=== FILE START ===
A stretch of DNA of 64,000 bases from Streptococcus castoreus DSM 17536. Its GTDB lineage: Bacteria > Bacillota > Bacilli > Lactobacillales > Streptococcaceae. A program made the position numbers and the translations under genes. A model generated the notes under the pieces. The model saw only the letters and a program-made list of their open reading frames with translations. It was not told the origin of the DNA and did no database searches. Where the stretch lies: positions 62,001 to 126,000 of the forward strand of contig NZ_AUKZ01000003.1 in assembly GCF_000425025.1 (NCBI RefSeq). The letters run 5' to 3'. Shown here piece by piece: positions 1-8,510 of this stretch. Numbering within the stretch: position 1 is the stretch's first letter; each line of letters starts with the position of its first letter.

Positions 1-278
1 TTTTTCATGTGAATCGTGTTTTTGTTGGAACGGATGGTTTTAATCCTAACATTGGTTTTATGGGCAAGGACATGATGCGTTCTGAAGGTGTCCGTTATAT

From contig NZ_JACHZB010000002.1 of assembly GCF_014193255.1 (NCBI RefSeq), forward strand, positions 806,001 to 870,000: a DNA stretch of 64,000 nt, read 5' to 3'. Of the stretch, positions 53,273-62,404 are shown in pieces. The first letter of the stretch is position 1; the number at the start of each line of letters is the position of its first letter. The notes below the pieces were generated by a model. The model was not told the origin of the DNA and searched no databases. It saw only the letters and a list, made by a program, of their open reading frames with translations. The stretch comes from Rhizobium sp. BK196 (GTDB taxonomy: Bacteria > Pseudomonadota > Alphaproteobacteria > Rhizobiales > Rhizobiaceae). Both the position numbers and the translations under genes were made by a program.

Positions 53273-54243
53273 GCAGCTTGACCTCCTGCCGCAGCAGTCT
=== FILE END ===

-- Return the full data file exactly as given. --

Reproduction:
A stretch of DNA of 64,000 bases from Streptococcus castoreus DSM 17536. Its GTDB lineage: Bacteria > Bacillota > Bacilli > Lactobacillales > Streptococcaceae. A program made the position numbers and the translations under genes. A model generated the notes under the pieces. The model saw only the letters and a program-made list of their open reading frames with translations. It was not told the origin of the DNA and did no database searches. Where the stretch lies: positions 62,001 to 126,000 of the forward strand of contig NZ_AUKZ01000003.1 in assembly GCF_000425025.1 (NCBI RefSeq). The letters run 5' to 3'. Shown here piece by piece: positions 1-8,510 of this stretch. Numbering within the stretch: position 1 is the stretch's first letter; each line of letters starts with the position of its first letter.

Positions 1-278
1 TTTTTCATGTGAATCGTGTTTTTGTTGGAACGGATGGTTTTAATCCTAACATTGGTTTTATGGGCAAGGACATGATGCGTTCTGAAGGTGTCCGTTATAT

From contig NZ_JACHZB010000002.1 of assembly GCF_014193255.1 (NCBI RefSeq), forward strand, positions 806,001 to 870,000: a DNA stretch of 64,000 nt, read 5' to 3'. Of the stretch, positions 53,273-62,404 are shown in pieces. The first letter of the stretch is position 1; the number at the start of each line of letters is the position of its first letter. The notes below the pieces were generated by a model. The model was not told the origin of the DNA and searched no databases. It saw only the letters and a list, made by a program, of their open reading frames with translations. The stretch comes from Rhizobium sp. BK196 (GTDB taxonomy: Bacteria > Pseudomonadota > Alphaproteobacteria > Rhizobiales > Rhizobiaceae). Both the position numbers and the translations under genes were made by a program.

Positions 53273-54243
53273 GCAGCTTGACCTCCTGCCGCAGCAGTCT